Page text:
Presented by ArchitectureNow, Panuku and the NZ Institute of Architects: this research project was exhibited in an 'architecture meets science meets art' fashion at Silo 6, Wynyard Quarter for an Exhibition at the New Zealand Festival of Architecture from 7 - 17th September 2017. We worked with Monmouth Studio to create the installations. ACE from University of Auckland will be exhibiting and running Augmented Reality demonstrations with the Microsoft Hololenses courtesy of E-Research Lab.
Cities across the world need to stop urban sprawl and focus on a programme of re-naturalisation and sustainable development. We are a group of architects, designers and scientists working together to discover ways in which we can heal the damage brought about by the industrial revolution and take us back into the future. Biotechnology and smart technologies can allow us to create developments and live lifestyles that don't rely on fossil fuels. Bio-design harnesses living materials, whether they are cultured tissues or plants, and embodies the dream of organic design: watching objects grow and, after the first impulse, letting nature, the best among all engineers and architects, run its course. It goes without saying that when the materials of design are not plastics, wood, ceramics, or glass, but rather living beings or living tissues, the implications of every project reach far beyond the form/function equation and any idea of comfort, modernity, or progress. Design transcends its traditional boundaries and aims straight at the core of the moral sphere.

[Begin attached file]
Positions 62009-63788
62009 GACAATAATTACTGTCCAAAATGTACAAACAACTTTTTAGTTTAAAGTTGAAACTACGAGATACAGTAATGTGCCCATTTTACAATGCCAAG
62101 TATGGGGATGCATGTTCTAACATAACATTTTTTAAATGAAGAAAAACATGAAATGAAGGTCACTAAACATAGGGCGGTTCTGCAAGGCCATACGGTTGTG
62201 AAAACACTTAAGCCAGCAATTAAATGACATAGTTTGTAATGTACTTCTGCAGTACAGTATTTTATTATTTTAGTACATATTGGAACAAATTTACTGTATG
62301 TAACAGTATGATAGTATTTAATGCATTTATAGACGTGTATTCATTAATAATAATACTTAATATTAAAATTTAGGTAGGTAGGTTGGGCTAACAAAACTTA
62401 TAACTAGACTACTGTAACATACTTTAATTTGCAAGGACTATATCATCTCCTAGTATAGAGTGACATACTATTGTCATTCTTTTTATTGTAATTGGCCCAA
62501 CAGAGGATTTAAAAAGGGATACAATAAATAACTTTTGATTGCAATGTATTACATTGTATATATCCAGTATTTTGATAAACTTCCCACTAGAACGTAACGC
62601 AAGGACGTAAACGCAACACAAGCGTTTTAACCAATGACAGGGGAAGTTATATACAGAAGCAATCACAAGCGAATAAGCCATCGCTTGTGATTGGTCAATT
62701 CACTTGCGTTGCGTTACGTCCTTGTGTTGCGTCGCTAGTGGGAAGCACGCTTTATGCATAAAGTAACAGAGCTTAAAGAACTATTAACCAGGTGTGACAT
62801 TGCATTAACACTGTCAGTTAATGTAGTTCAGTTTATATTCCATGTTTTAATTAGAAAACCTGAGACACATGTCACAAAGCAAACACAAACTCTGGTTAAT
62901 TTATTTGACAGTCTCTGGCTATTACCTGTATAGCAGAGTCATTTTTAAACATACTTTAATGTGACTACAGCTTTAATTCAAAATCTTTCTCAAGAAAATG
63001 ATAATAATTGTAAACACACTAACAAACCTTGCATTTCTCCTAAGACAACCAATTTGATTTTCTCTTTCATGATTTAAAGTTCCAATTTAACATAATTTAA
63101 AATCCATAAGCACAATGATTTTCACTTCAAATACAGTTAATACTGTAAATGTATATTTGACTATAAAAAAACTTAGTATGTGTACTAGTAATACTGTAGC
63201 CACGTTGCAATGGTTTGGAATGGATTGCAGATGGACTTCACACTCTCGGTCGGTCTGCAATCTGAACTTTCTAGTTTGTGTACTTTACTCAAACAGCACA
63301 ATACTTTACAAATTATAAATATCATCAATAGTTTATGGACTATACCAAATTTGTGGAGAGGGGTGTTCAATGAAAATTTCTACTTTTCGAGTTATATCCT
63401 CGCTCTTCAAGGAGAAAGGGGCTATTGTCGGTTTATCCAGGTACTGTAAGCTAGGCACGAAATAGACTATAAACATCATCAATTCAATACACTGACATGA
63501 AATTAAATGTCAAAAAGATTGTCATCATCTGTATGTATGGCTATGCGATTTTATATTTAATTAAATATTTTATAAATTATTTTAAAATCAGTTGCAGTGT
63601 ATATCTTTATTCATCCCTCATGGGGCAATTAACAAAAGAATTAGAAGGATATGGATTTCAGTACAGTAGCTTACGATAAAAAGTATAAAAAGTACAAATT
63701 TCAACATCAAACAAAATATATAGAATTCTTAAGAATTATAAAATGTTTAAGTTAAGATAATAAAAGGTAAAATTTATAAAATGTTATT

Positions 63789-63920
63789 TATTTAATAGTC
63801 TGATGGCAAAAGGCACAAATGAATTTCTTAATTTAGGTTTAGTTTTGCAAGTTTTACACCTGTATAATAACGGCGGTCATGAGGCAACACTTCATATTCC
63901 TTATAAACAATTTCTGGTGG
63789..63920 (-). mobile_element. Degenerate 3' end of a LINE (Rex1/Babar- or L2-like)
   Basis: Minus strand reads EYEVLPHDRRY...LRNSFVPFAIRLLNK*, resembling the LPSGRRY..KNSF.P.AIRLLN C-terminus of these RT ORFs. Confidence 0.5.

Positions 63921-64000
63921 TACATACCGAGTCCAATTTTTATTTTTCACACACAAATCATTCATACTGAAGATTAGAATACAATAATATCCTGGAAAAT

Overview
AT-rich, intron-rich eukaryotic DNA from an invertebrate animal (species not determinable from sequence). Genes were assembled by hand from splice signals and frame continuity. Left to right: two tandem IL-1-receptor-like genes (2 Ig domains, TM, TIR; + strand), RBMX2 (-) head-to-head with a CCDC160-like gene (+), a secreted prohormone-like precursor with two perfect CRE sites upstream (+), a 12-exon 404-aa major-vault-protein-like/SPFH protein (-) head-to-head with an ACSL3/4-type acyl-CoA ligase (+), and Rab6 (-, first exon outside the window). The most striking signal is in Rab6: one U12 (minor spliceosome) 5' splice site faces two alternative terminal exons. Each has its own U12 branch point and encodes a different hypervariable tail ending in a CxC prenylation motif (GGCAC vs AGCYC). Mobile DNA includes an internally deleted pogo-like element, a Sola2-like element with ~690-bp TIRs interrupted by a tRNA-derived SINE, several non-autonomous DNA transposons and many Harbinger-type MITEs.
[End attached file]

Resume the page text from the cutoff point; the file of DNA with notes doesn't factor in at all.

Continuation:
From Svetlana: Imagine you arrive at the desired destination and you are ready to build and live in your house. What could that be like in the future? We believe that the living matter will change the way we think of homes and how we design and build things. The reasons for this are two fundamental properties: first, is that living matter is a programmable material in other words the instructions for the shape, size, colour, pattern or behaviour can be encoded in its DNA and second that living matter is a manufacturing technology, which means that hypothetically any product can be manufactured renewably, quickly and on demand. However, using these properties we can go beyond simply producing materials. It has been recently shown that cells can be programmed to alert and heal you when you are ill. For example, Martin Fussenegger's group has built programmed cells that can detect disease-relevant metabolites in the blood and trigger the production of therapeutic compounds. In mice, these biosensors successfully staved off gout and obesity, and treated the skin disease psoriasis1 ('Living pills').
In spite of progress in the field of biotechnology one question still remains, is it possible to decentralise the whole of industry including the petrochemical industry through using living matter. Answering this question will illuminate how we perceive the realm of possibilities. One could imagine having our needs met locally and completely independent from centralised industry including being able to build a house from living matter in perfect harmony with the nature."